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The Hosiery factory

December 11, 2009

It’s been unusually cold here which has led me to think about socks more than I usually would. They are one of those things that just about everyone wears and rarely thinks about, but what makes a great sock? The answer is hand-stitched toes, uncomfortable seams are created by machine finishing. Hand-stitched toes are words to live by, once you have a pair it’s hard to wear anything else.


The first knitting machine, the hand frame, was invented in 1589 by the Rev. William Lee of Calverton, NottsConstant improvements led to the growth of an industry in London by 1600 producing fashion stockings, hence the term ‘stocking frame’. Knitters served a seven-year apprenticeship, working under a hosier’s control. The idea of a circular machine was brought to life in the late 1830s since it could operate faster than a flat machine which involved a series of discontinuous movements.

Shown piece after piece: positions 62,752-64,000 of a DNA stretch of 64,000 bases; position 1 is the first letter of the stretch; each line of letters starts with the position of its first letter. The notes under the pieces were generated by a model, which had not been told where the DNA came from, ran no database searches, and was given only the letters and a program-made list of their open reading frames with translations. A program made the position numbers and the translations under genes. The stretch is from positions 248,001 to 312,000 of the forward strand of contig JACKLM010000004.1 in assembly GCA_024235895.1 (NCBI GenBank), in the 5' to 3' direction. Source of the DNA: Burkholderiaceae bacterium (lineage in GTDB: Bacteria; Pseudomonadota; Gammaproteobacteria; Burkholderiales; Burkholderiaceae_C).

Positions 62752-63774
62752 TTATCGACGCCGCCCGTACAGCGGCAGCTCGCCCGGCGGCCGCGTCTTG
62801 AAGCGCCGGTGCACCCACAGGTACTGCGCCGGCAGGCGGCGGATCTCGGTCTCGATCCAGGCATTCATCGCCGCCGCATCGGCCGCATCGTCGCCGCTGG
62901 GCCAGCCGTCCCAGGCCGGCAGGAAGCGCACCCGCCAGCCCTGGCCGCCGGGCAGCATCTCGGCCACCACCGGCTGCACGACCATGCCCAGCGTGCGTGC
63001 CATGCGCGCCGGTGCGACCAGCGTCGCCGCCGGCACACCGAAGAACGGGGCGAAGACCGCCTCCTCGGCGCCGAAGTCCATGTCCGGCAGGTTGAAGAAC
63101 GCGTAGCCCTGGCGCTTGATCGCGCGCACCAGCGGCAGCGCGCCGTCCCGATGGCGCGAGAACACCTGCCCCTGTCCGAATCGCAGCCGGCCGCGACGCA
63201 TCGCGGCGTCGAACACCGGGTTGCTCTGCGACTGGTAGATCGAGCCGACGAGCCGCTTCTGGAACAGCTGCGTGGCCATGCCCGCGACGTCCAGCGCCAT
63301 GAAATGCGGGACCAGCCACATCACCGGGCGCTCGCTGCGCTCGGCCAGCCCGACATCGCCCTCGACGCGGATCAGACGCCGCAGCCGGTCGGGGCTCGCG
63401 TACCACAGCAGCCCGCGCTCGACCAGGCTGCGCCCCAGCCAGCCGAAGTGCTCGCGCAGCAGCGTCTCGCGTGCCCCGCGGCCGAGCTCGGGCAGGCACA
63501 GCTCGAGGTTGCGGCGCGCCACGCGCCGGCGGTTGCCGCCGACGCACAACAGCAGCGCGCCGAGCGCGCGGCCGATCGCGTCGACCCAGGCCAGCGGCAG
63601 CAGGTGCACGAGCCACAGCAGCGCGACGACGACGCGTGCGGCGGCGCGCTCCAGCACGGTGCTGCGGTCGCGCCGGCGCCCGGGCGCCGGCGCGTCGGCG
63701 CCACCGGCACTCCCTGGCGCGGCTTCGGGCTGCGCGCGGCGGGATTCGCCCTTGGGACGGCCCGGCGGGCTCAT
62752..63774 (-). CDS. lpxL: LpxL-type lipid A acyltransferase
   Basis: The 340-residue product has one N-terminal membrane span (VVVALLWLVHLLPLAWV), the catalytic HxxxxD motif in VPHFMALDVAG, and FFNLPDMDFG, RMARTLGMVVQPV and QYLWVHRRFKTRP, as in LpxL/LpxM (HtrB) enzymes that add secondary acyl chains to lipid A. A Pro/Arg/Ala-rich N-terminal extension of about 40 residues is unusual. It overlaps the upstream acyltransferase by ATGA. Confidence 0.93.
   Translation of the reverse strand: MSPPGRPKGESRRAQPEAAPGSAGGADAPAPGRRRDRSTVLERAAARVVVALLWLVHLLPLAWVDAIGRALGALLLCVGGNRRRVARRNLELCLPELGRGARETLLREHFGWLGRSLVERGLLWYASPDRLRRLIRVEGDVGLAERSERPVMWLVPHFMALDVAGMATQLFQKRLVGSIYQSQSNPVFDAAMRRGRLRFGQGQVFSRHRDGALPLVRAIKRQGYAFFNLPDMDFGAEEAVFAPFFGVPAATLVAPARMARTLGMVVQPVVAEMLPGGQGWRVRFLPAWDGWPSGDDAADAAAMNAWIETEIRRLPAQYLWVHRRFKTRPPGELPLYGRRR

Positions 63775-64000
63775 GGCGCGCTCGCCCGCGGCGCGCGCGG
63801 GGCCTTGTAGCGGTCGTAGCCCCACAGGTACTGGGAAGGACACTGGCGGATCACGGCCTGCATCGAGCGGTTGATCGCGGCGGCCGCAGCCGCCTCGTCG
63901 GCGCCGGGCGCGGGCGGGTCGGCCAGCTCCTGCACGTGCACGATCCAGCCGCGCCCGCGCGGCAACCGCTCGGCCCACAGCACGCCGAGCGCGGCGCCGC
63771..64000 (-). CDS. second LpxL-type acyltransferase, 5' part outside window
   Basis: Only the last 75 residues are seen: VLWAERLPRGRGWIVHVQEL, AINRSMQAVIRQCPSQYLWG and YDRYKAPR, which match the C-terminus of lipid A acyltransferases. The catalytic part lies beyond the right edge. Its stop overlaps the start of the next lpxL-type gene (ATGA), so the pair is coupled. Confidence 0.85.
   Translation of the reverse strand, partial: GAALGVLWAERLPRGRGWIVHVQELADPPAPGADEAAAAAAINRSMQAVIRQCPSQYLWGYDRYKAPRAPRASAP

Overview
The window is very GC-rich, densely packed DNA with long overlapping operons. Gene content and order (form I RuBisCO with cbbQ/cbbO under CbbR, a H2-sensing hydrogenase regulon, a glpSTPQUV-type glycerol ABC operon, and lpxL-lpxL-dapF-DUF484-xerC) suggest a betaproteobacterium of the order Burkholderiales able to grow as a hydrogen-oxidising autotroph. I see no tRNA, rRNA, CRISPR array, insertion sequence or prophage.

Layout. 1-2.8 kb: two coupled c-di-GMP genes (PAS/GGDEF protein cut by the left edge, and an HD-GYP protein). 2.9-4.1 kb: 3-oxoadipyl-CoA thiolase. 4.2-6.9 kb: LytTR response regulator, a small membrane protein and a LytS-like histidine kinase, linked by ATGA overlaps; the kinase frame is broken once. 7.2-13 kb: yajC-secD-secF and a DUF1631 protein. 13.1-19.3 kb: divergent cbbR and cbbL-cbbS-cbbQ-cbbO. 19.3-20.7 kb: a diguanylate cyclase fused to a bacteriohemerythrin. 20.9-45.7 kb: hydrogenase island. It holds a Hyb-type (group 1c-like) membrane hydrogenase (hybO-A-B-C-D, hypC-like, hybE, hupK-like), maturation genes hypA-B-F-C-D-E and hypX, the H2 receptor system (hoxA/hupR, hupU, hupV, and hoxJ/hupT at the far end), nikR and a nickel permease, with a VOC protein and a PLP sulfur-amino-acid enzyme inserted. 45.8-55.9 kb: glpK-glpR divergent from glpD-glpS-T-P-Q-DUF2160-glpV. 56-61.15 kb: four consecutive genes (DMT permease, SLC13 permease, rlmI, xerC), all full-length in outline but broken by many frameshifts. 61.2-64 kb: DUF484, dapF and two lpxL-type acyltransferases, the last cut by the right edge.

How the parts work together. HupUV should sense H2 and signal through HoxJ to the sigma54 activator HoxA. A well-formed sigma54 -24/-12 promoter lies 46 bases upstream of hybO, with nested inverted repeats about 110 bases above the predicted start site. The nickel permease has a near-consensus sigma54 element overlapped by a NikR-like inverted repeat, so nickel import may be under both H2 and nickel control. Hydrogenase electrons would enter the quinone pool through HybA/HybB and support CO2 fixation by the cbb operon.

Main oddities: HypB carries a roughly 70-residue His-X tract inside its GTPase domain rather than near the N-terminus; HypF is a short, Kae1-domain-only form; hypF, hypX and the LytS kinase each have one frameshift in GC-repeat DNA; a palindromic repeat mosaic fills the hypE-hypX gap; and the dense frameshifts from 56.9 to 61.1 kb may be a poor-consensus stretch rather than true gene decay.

William Cotton invented the basic knitting machine movements used in modern equipment. When the Cotton patent ran out in 1879, other companies copied the design and produced their own version.  The machines were commonly referred to as ‘Cotton’s patents’.

A Komet knitter manual from 1936.

Bentley Komet machine from 1936

The 1950s was a busy decade for the British knitting machine building industry as companies replaced old worn out machines and invested in new machines.  The Bentley Engineering Co. Ltd emerged during this period as the largest knitting machine company in the world with a staff of 4,000. This success dropped off as Italy and Japan quickly invented and produced newer technologies.

There are still companies in England that use Bentley Komet machines which require a great deal of maintenance in order to run well. Scott-Nichol is an English sock making company in Leicestershire, England that still uses these special machines and then true to tradition they hand-stitch the toes.

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